The Rebbe was involved in the first flight of children on an almost hourly basis. When the departure of the children was obstructed by the caprice and malice of Moscow, he offered his advice on obtaining their release. After waiting in the Minsk airport for nearly three days, the children were finally given permission to leave on the day Iraq invaded Kuwait, blocking every plane and flight path. Yet, following the Rebbe's guidance, a clear pathway was found through the morass created by this military crisis

When finally the children arrived safely in Israel, the Rebbe sent a communiquÈ: "When are you bringing the next flight?" he asked. Words of praise had been expected for a difficult job well done. But again the Rebbe was concerned with only one thing: the cry of another Jewish child, one still left behind in the contaminated lands of Belarus and Ukraine.

One after the other they came. Young frail children, who just hours before bade farewell to families and friends, bicycles and play- mates. Sent by their parents who feared for the lives of their children, they stepped from the plane led by a Chabad guide to places where they devoured bags of candy, fruits and juices. Eventually they will be reunited with parents and other family members in Israel.

On June 5th, 1994, the 1001st child rescued by the Chabad's Children of Chernobyl Project arrived to a dramatic airport welcome. Celebration 1001 and beyond exceeded the wildest dreams. "The most memorial arrival I have ever attended" were the words of the Chief Rabbi of Israel. And the children are still coming, and their parents are now arriving and families are being united.

This is the Rebbe's greatness: he loved and he inspired others to love. He cared, and he inspired others to care. He had great faith that the Almighty would provide all the resources necessary to do His will, and he transmitted this faith to others.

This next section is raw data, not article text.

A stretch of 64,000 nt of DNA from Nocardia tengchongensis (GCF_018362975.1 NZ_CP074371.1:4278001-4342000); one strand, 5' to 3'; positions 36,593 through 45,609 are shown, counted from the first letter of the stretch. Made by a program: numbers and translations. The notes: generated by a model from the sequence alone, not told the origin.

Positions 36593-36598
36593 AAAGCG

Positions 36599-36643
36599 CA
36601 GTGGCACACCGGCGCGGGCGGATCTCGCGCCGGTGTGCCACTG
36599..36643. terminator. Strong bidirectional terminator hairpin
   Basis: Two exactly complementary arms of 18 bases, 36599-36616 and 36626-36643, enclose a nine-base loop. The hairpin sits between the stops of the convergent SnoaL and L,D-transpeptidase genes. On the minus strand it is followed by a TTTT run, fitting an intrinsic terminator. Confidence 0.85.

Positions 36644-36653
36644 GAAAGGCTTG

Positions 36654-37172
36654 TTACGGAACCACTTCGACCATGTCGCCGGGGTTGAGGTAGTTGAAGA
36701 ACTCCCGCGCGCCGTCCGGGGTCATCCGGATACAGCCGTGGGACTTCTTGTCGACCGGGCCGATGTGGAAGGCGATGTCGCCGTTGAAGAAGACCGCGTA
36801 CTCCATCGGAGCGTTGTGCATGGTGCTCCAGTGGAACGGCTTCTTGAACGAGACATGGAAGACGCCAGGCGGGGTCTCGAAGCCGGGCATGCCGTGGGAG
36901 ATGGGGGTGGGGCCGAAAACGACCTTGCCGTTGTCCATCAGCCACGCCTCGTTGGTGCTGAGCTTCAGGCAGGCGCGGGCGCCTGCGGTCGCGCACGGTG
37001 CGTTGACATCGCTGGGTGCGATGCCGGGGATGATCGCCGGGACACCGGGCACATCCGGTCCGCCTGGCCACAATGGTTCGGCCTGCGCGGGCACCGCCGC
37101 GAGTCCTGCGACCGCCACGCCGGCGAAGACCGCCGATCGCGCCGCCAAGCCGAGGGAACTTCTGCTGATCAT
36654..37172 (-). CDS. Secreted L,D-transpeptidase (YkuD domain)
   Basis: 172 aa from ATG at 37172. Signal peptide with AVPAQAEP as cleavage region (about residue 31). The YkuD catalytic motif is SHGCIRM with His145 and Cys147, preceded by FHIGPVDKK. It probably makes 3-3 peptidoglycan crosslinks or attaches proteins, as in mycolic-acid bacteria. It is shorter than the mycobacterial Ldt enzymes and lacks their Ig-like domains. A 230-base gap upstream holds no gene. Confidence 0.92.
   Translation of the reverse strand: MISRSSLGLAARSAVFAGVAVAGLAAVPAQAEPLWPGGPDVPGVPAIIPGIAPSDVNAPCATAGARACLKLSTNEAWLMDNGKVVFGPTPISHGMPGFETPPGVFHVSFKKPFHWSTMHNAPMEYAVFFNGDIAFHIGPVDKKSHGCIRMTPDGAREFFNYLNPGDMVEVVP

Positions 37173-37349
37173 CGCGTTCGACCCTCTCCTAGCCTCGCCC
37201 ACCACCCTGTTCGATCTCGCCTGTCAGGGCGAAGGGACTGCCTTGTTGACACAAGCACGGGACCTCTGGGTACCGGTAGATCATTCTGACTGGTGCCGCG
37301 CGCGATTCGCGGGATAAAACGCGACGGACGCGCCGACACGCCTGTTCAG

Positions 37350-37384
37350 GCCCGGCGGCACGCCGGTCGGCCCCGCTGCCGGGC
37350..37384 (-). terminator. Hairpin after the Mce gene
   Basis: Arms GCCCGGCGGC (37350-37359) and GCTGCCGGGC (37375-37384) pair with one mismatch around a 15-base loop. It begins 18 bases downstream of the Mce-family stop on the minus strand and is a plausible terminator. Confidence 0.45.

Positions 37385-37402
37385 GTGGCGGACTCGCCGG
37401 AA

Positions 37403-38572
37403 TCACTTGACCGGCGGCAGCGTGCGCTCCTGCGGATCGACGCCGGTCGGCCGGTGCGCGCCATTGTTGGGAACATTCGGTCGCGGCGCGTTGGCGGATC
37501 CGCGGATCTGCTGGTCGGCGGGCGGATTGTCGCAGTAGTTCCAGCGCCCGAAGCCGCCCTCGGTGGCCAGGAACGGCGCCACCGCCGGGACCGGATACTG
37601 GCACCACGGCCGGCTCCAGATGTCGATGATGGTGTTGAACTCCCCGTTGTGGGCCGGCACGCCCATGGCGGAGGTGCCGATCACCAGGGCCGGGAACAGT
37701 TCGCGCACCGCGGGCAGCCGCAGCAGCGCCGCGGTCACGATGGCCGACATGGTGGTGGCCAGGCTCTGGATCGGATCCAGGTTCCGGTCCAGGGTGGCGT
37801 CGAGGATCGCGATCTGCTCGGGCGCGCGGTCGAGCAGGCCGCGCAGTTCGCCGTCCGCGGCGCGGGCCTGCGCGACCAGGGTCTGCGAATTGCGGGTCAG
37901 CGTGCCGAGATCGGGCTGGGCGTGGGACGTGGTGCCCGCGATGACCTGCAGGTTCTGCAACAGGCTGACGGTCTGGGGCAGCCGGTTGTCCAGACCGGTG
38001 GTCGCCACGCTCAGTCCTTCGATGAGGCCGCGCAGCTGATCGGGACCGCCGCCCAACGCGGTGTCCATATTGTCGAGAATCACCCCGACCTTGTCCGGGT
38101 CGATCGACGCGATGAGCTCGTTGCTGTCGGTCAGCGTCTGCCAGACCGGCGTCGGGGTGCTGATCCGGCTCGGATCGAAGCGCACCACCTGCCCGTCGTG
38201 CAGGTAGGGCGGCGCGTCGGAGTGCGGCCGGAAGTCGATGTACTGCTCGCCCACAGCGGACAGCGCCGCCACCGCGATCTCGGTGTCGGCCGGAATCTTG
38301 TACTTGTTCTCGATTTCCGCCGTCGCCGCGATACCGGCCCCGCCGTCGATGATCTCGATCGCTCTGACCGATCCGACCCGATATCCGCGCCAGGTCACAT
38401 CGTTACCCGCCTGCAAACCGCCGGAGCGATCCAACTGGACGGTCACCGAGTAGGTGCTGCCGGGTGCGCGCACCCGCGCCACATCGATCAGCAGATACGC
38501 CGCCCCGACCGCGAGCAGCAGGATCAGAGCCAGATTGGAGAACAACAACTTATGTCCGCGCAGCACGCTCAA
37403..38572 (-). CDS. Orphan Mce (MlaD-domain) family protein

He had, above all, great confidence in the Jewish people-in the Godly nature of the Jewish people. The Rebbe knew that this nature, filled with compassion and generosity, would break through the chains of self-centeredness when faced with the challenge to save the life of another Jew especially a child. As always, the Rebbe was right.

When Iraqi scuds rained down terror on Israel during the Gulf War, people clamored to the Rebbe for his wisdom and advice. His words of assurance and encouragement and predictions were that everything would turn out well and that Israel would be protected. As usual, the Rebbe was correct.

The group assembled in the caucus room of the Russell Senate Office Building in Washington last August witnessed the awarding of Congressional Gold Medal to the late Rabbi Menachem Mendel Schneerson. Bronze duplicates became available from the United States Mint on June 28th, the day of International Tribute marking the one year anniversary of his death at the age of 92.

Mint Sculptor-Engraver John Mercanti designed the obverse of the Congressional Medal, which is a portrait of the Rabbi in incused lines rather than the traditional relief. The inscription RABBI MENACHEM is incused while M. SCHNEERSON and THE LUBAVITCHER REBBE are raised.

Mint Sculptor Engraver Edgar Z. Steever IV executed the reverse which was based on a sketch by professional illustrator John Payne. The reverse features a book which represents study and contains the inscription BENEVOLENCE/ ETHICS; LEADERSHIP/ SCHOLARSHIP. The torch represents enlightenment and the globe represents world education. The rabbi's home in Brooklyn is in the background of the reverse. The Hebrew inscription reads "To improve the home."

Some would question the highly unusual resolution of the United States Government to posthumously award a Congressional Medal to a leader of a religious sect. But then, the Rebbe was a most unusual person.